Throughout much of Wall Street's history, investors who wanted to buy stocks had no choice but to use expensive full-service brokers. But the rise of discount pioneer Charles Schwab (NYSE:SCHW), and other discount brokerage companies, changed all that. Thanks to the convenience of the Internet, choosing an online broker has given investors a much better option to buy stocks and other investments. By using your online broker to take advantage of investing opportunities, you'll be much more likely to reach your financial goals than if you use higher-cost alternatives.
How Wall Street gets rich at your expense
Despite the lucrative returns that the stock market has given investors over the decades, investors historically had to share a much larger portion of their investing profits with the professionals who facilitated those investments. With brokerage commissions often costing hundreds of dollars just for a single simple stock trade, investors had a big hurdle to overcome just to get back to break-even.
More importantly, over long periods of time, the money that you spend on commissions and other trading costs really adds up. By leaving you less money to invest, moreover, you end up losing not only the commissions and fees themselves, but also the big returns that the money you spend on them would have produced had you been able to keep it in your portfolio.
As offensive as it is to spend big money on trading commissions, the most pernicious fees are those that full-service brokers charge on an annual basis. Often, products like wrap accounts and managed portfolios come with fee agreements that charge 1% to 2%, or more, each year. That might not sound like much, but, over time, it can keep you from becoming rich.
What high fees really cost you
To illustrate this point in real dollar terms, take a simple example: Two people invest $50,000 in a portfolio of stocks that produces an average annual return of 8% over 40 years. One uses an online broker and pays no ongoing fee; instead, he or she just pays a one-time upfront commission. The other uses a full-service broker that charges a 2% annual fee.
The person who invests with an online broker might pay a modest amount in upfront commissions. But with most discount brokers charging $10 per trade or less, you wouldn't expect to spend more than $500 to put together a well-diversified portfolio. And, with no fees, the remaining $49,500 would grow to more than $1,075,000 in that 40-year span.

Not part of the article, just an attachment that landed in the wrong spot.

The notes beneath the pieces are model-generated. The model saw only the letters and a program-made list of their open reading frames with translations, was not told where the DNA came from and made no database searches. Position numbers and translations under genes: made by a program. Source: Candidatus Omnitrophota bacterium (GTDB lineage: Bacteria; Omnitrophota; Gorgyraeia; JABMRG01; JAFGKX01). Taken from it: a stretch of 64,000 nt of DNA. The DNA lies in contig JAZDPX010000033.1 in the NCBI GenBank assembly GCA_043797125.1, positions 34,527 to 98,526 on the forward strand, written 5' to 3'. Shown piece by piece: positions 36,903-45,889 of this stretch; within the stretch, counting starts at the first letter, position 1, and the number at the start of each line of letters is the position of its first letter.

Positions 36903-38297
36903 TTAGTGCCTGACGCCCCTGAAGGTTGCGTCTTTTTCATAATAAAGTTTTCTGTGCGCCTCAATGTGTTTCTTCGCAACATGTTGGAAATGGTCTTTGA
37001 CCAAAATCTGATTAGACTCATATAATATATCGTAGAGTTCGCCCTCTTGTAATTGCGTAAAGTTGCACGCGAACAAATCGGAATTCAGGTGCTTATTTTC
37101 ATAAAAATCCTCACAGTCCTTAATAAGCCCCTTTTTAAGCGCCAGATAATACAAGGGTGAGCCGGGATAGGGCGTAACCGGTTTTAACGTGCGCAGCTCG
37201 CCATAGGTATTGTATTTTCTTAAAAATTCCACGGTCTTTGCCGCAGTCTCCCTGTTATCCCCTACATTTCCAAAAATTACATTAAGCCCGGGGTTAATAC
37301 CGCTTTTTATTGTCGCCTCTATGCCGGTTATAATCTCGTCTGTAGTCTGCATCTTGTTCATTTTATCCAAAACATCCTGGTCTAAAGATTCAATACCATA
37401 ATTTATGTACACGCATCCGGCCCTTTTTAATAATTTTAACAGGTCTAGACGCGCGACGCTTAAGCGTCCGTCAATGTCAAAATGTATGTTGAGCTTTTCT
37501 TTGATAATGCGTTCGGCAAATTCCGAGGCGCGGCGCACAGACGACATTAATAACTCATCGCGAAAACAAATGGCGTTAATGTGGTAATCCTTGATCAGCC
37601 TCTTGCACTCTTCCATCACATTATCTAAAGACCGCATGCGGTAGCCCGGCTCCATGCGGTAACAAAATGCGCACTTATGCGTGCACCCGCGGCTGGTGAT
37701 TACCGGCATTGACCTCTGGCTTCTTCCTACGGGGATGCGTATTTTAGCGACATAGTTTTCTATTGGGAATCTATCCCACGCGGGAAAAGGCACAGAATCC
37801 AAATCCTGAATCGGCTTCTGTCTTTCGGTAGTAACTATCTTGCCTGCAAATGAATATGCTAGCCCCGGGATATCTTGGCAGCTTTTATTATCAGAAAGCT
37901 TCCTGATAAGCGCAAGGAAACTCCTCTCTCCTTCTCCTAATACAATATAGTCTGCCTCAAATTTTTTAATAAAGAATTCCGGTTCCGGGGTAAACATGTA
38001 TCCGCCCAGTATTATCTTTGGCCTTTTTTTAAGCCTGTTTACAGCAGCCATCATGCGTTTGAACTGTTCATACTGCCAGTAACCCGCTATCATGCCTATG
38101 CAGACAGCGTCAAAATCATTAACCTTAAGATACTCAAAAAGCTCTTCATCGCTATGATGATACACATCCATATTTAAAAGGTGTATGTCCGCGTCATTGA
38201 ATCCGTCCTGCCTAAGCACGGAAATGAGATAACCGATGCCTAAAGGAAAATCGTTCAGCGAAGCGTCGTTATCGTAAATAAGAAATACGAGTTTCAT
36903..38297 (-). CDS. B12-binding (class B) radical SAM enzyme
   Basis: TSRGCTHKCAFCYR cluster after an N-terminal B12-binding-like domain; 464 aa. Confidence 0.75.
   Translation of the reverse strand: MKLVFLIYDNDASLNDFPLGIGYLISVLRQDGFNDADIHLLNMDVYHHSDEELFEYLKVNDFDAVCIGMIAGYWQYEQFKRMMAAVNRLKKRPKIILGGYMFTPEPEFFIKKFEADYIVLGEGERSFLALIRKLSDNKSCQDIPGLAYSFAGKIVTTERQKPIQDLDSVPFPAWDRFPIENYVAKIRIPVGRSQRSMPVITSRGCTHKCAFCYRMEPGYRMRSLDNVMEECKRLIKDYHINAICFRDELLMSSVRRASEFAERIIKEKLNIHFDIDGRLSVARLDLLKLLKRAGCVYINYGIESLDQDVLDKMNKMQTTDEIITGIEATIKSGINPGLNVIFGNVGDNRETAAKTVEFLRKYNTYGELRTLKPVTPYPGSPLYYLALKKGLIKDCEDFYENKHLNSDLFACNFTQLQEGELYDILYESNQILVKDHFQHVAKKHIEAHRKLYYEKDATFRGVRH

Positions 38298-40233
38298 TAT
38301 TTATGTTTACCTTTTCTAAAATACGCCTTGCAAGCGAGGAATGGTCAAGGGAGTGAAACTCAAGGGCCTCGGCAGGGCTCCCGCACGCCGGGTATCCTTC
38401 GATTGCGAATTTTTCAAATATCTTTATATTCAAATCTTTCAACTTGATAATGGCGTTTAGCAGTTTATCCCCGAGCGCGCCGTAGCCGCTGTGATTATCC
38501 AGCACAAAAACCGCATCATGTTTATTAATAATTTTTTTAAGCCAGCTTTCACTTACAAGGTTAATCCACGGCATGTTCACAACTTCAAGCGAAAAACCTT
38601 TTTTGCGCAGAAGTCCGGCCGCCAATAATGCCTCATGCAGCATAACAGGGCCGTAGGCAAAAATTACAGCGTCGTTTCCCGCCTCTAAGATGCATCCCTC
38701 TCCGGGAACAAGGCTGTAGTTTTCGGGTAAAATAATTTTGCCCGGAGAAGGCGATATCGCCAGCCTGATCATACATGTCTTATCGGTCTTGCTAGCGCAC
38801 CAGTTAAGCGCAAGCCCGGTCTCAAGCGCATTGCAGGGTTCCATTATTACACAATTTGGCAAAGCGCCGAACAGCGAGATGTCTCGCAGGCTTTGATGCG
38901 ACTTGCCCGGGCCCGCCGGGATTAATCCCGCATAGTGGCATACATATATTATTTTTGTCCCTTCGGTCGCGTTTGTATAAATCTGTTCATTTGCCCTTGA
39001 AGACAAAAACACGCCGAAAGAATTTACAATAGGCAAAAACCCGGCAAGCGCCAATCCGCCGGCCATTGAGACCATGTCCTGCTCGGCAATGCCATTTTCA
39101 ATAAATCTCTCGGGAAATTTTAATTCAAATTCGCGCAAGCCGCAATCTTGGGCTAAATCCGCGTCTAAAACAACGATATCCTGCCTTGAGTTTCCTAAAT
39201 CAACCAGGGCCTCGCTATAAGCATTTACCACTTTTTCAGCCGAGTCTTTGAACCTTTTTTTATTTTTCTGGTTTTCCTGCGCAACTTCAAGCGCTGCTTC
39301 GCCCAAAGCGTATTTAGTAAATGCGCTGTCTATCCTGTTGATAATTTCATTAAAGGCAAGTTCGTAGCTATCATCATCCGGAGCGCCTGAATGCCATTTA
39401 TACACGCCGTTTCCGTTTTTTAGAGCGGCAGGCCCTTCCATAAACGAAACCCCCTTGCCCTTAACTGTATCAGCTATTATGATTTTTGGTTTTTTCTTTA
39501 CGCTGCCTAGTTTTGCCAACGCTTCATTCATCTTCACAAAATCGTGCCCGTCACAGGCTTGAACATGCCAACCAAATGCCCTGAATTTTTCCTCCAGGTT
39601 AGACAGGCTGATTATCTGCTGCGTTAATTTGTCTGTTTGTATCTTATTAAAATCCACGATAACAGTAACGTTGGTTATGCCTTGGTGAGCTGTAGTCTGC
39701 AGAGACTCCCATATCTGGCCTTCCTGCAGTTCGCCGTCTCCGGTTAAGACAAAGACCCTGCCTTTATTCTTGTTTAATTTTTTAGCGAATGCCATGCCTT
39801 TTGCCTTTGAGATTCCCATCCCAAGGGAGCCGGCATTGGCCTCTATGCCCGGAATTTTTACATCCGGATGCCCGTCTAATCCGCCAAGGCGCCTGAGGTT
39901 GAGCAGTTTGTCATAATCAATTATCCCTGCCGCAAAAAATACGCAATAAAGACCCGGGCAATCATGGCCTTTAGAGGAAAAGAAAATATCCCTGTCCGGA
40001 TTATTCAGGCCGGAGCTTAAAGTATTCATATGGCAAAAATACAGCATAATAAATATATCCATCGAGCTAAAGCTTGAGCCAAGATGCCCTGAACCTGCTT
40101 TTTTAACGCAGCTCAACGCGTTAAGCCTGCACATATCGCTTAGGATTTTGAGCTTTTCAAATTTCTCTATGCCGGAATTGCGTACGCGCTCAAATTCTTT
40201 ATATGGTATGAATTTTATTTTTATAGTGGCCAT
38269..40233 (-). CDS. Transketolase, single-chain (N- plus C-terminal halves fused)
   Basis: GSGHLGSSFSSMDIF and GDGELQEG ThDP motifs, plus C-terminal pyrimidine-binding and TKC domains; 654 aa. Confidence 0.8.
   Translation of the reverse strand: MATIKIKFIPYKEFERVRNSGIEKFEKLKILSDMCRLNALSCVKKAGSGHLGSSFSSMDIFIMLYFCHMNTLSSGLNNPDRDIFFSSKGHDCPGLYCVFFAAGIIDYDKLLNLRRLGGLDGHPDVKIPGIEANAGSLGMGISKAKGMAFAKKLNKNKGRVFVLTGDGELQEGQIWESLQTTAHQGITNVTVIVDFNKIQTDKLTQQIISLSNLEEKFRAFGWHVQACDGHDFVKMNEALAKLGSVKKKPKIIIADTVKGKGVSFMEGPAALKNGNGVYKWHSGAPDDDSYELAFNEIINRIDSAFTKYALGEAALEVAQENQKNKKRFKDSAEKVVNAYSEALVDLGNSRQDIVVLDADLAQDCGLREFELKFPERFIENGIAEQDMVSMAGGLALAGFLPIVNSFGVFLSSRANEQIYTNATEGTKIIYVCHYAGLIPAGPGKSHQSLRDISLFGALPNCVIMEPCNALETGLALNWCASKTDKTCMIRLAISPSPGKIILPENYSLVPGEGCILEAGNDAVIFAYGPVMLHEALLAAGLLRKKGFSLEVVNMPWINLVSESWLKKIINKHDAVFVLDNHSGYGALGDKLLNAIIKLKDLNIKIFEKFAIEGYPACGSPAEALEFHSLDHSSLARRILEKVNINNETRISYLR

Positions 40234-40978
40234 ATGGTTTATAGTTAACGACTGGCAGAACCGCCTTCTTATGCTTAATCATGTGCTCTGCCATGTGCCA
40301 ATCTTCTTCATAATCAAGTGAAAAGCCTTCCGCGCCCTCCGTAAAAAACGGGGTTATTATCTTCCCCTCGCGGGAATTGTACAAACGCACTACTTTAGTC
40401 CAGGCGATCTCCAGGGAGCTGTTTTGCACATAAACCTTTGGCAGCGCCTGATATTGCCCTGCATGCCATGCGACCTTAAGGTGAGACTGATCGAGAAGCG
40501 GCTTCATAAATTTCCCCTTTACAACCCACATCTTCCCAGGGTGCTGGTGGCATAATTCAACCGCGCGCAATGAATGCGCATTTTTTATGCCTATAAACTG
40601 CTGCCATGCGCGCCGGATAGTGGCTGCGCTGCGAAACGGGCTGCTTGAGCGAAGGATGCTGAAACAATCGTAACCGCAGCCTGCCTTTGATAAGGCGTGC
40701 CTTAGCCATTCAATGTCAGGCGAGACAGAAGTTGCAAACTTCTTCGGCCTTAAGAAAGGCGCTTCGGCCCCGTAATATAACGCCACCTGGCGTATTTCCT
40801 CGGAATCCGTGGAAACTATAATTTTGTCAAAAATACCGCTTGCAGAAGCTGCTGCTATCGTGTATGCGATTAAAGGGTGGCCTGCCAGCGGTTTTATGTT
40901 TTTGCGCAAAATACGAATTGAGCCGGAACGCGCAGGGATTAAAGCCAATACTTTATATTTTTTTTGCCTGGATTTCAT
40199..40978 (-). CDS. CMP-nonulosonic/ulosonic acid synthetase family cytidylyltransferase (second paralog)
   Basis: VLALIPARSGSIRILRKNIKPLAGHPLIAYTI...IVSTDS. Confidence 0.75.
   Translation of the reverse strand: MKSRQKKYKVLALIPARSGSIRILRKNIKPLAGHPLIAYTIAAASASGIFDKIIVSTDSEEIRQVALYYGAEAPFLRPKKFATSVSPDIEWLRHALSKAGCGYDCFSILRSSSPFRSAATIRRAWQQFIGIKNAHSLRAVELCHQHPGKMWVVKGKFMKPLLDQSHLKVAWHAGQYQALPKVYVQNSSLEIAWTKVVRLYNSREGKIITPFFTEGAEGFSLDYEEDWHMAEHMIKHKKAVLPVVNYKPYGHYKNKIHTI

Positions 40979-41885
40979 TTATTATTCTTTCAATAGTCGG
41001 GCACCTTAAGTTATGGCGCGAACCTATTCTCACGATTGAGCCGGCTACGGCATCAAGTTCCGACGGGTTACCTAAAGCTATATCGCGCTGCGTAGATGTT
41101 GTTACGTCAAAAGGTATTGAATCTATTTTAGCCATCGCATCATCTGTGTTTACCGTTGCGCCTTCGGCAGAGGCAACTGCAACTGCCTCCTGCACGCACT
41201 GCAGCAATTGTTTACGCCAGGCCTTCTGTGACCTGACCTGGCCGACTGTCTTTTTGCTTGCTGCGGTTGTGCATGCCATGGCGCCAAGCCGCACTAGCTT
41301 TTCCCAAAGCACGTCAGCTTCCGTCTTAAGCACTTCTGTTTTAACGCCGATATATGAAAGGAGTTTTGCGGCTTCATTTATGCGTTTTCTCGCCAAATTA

By contrast, the full-service broker wouldn't charge upfront commissions, but it would take out 2% year in and year out. Because your net return would be two percentage points lower each year, you'd essentially pay $1,000 or more each and every year during that 40-year span. Add in the lost investment returns on that money paid as fees, and you'd end up with less than $515,000 -- not even half what the person with the online broker ended up with.
When brokers compete, you win
Those who argue that you won't get the same service from an online broker that you get from full-service brokers haven't seen the competitive environment among discount brokerage companies lately. Most brokers now offer plenty of additional services, some at no extra charge, to their investors.
If you pick wisely, you can also find an online broker that offers perks, like commission-free ETF trading. Schwab pioneered that trend, but privately held brokers Fidelity and Vanguard soon answered with free ETFs of their own, and TD Ameritrade (NASDAQ:AMTD), E*Trade Financial (NASDAQ:ETFC), and several other brokers have come up with extensive lineups of no-commission ETFs.
Picking an online broker might not seem like that big a deal, but the cost savings that your broker can provide will make your retirement nest egg that much bigger. That's a deal you can't afford to pass up.
Fool contributor Dan Caplinger has no position in any stocks mentioned. You can follow him on Twitter @DanCaplinger. The Motley Fool recommends TD Ameritrade. Try any of our Foolish newsletter services free for 30 days. We Fools may not all hold the same opinions, but we all believe that considering a diverse range of insights makes us better investors. The Motley Fool has a disclosure policy.
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